// Create a typical GridPanel with RowEditor plugin
    var userGrid = new Ext.grid.GridPanel({
        renderTo: 'user-grid',
        iconCls: 'icon-grid',
        frame: true,
        title: 'Fun with RESTful CRUD',
        height: 300,
        store: store,
        plugins: [editor],
        columns : userColumns,
    	enableColumnHide: false,
        tbar: [{
        	id: 'addBtn',
            text: 'Add',
            iconCls: 'silk-add',
            handler: onAdd
        }, '-', {
        	id: 'deleteBtn',
            text: 'Delete',
            iconCls: 'silk-delete',
            handler: onDelete
        }, '-'],
        viewConfig: {
            forceFit: true

    function onAdd(btn, ev) {
        var u = new userGrid.store.recordType({
            first : '',
            last: '',
            email : ''
        userGrid.store.insert(0, u);

    // Disable the buttons when editing.
    editor.addListener('beforeedit', function(roweditor, rowIndex){
    editor.addListener('afteredit', function(roweditor, rowIndex){
    editor.addListener('canceledit', function(roweditor, rowIndex){
    	// get fresh records from the database.

    function onDelete() {
        var rec = userGrid.getSelectionModel().getSelected();
        if (!rec) {
            return false;

The following file pulls everything together.

<meta http-equiv="Content-Type" content="text/html; charset=iso-8859-1">
<title>RESTful Store Example</title>

<!-- extJS JavaScript files -->
<script type="text/javascript"
<script type="text/javascript"
<!-- extJS example JavaScript files -->
<script type="text/javascript"
<script type="text/javascript"

<!-- My JavaScript Files -->
<script type="text/javascript" src="restful.js"></script>
<script type="text/javascript" src="gridValidation.js"></script>
<!-- Common Styles -->
<link rel="stylesheet" type="text/css"
<link rel="stylesheet" type="text/css" href="restful.css" />
<!-- Example Styles -->
<link rel="stylesheet"
	href="http://dev.sencha.com/deploy/ext-3.3.1/examples/ux/css/RowEditor.css" />
<link rel="stylesheet" type="text/css"
	href="http://dev.sencha.com/deploy/ext-3.3.1/examples/shared/examples.css" />
<link rel="stylesheet" type="text/css"
	href="http://dev.sencha.com/deploy/ext-3.3.1/examples/shared/icons/silk.css" />

<h1>RESTful Editor Grid with Validation</h1>
<h3>About This Example:</h3>
    <li>Uses HyperSQL, IBATIS, Spring</li>

<div class="container" style="width:500px">
    <div id="user-grid"></div>
    <li>1. Use Firebug to inspect RESTful operations</li>
    <li>2. Validation rules are modified by editing src/main/webapp/WEB-INF/validation.xml</li>

<h3>Steps to Add a new Column:</h3>
    <li>1. Add column to the database src/main/resources/ddl.xml</li>
    <li>2. Add column to the grid located in restful.js</li>
    <li>3. Add the new attribute to Item.java Bean (create getters/setters as well)</li>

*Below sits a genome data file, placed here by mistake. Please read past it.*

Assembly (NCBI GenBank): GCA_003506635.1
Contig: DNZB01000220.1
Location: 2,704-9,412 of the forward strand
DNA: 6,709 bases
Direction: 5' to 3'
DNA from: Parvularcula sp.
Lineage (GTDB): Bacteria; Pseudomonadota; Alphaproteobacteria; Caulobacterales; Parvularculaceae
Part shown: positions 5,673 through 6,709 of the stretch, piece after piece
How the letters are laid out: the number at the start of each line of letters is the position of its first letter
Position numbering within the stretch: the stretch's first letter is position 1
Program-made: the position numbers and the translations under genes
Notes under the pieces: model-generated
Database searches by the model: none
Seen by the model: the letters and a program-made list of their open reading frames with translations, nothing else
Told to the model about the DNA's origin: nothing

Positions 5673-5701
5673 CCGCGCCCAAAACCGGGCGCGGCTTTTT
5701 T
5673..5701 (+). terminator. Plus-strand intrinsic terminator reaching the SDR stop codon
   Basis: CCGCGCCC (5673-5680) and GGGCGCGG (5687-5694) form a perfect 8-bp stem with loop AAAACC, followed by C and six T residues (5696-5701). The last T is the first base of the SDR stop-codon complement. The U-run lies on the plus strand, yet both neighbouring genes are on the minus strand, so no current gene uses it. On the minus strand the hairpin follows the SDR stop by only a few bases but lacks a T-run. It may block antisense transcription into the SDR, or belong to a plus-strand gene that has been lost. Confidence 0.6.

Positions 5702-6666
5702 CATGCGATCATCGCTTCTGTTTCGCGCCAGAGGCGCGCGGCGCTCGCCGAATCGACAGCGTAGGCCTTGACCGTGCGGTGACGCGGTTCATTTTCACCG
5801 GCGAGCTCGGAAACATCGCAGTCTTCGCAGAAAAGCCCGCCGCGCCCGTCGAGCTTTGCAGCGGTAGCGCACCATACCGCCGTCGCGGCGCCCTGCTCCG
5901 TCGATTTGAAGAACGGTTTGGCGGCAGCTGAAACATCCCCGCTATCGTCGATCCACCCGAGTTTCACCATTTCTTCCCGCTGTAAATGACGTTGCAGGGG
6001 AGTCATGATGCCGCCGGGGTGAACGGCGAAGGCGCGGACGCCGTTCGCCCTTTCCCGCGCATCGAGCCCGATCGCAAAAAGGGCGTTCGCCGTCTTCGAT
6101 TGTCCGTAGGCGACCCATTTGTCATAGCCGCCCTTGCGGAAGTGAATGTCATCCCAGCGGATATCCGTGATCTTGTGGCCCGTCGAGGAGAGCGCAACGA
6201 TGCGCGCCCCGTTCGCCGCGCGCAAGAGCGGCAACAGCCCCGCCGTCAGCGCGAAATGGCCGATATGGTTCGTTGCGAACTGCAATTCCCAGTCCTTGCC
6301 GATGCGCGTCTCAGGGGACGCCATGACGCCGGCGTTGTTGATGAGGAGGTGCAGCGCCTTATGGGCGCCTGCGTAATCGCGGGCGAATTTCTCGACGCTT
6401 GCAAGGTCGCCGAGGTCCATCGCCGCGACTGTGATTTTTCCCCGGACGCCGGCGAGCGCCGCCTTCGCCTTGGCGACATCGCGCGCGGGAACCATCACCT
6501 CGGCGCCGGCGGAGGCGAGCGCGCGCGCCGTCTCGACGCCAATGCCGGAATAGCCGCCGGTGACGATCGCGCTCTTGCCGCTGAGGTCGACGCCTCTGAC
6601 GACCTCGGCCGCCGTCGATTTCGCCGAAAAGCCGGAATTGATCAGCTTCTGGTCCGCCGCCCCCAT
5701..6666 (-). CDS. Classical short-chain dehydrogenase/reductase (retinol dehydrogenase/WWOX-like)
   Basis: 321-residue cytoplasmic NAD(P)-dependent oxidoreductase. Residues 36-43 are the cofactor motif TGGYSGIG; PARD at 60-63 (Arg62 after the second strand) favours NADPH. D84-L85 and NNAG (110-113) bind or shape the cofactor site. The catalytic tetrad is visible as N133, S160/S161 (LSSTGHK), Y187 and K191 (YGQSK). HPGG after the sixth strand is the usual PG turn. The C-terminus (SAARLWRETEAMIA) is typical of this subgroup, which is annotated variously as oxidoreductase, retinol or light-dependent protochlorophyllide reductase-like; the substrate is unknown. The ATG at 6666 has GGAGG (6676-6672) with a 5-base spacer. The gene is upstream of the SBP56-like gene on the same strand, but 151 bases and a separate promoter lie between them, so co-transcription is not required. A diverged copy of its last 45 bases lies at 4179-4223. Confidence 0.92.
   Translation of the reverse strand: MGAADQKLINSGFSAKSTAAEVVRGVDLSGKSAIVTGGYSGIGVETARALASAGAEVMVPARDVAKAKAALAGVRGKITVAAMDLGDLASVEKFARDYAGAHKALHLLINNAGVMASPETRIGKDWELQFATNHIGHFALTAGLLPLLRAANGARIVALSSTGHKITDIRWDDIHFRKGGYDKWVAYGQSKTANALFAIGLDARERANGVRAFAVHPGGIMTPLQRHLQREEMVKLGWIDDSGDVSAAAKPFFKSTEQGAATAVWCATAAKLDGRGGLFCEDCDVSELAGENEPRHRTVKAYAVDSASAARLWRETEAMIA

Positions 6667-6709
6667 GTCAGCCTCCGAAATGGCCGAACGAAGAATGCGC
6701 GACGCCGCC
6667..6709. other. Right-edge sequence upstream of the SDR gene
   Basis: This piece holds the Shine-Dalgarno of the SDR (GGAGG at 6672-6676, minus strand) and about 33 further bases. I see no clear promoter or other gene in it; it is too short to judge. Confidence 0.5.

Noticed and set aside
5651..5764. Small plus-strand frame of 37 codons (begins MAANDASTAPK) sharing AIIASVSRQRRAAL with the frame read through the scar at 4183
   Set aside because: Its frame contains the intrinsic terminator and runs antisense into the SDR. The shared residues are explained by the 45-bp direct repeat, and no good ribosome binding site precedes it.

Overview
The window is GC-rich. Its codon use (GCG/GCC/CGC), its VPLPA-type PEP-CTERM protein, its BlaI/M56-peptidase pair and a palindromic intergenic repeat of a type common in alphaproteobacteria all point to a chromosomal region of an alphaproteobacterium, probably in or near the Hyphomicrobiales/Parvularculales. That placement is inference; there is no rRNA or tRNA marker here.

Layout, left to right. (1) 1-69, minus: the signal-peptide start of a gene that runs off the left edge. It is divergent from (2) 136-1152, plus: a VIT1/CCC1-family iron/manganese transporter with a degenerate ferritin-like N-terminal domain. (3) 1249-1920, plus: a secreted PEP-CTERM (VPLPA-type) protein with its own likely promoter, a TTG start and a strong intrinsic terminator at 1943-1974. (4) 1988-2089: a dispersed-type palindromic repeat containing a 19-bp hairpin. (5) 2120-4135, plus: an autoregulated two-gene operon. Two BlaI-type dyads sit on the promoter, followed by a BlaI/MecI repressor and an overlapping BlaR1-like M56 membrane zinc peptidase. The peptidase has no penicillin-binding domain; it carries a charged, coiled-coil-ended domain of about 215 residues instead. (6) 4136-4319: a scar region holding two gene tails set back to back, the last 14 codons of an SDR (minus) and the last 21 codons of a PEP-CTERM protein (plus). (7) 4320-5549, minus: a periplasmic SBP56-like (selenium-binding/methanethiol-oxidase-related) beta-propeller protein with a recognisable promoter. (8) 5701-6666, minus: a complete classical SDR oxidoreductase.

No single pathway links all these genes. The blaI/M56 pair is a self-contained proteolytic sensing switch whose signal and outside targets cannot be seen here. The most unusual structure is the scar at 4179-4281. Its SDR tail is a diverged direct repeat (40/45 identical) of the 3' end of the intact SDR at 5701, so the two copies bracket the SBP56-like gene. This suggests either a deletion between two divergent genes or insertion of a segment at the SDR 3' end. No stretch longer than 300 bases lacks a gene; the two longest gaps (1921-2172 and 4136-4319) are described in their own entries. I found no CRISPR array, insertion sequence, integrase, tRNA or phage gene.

<li>4. Change IBATIS config file located in src/main/resources/com/test/ItemDataManager.xml</li>
    <li>5. Optionally Add column validation to src/main/webapp/WEB-INF/validation.xml</li>


Modify the index.html file and add the link to the above page.

The index.html should look like this.


<h3><a href="http://localhost:8080/crud/app/item">Part I - Simple form.</a></h3>
<h3><a href="form.html">Part II - Click here for the ExtJS Form</a></h3>
<h3><a href="grid.html">Part III -Click here for the ExtJS Editor Grid</a></h3>

Start Jetty Servlet Engine

mvn clean compile jetty:run

Test the application

Navigate to: http://localhost:8080/crud/ and enter some data

Test the following as well.
1. then shutting down jetty – CTRL-C
2. verify the data survived in the src/main/webapp/WEB-INF/db directory.

Create a WAR file

If you want to run the application in another environment you can create a war file and drop it into a server of your choice. This method will also package up any runtime dependencies and put them in the /WEB-INF/lib folder of the WAR file.

mvn clean compile package

The war file should appear in the target/ folder.

Note: If you have any suggestions to improve the code please send me a comment below. I read every comment and appreciate constructive feedback.


11 Responses to “RESTful CRUD using extJS”

  1. 1 Rey
    June 14, 2011 at 5:33 am

    Hello Sir!

    What version of ExtJS you are using for this tutorial?

  2. February 28, 2013 at 6:18 am

    thank you very much … this helps me to solve error in my application. :)

  3. 5 Doug
    February 28, 2013 at 10:33 am

    Excellent tutorial!!! Very clear. Thank you for sharing.

  4. October 6, 2015 at 11:16 am

    Please you can share the user and password to download from svn ? thanks so much.

Leave a Reply

Please log in using one of these methods to post your comment:

WordPress.com Logo

You are commenting using your WordPress.com account. Log Out / Change )

Twitter picture

You are commenting using your Twitter account. Log Out / Change )

Facebook photo

You are commenting using your Facebook account. Log Out / Change )

Google+ photo

You are commenting using your Google+ account. Log Out / Change )

Connecting to %s

Enter your email address to subscribe to this blog and receive notifications of new posts by email.

Join 77 other followers

April 2011
« Mar   May »

Blog Stats

  • 846,580 hits

%d bloggers like this: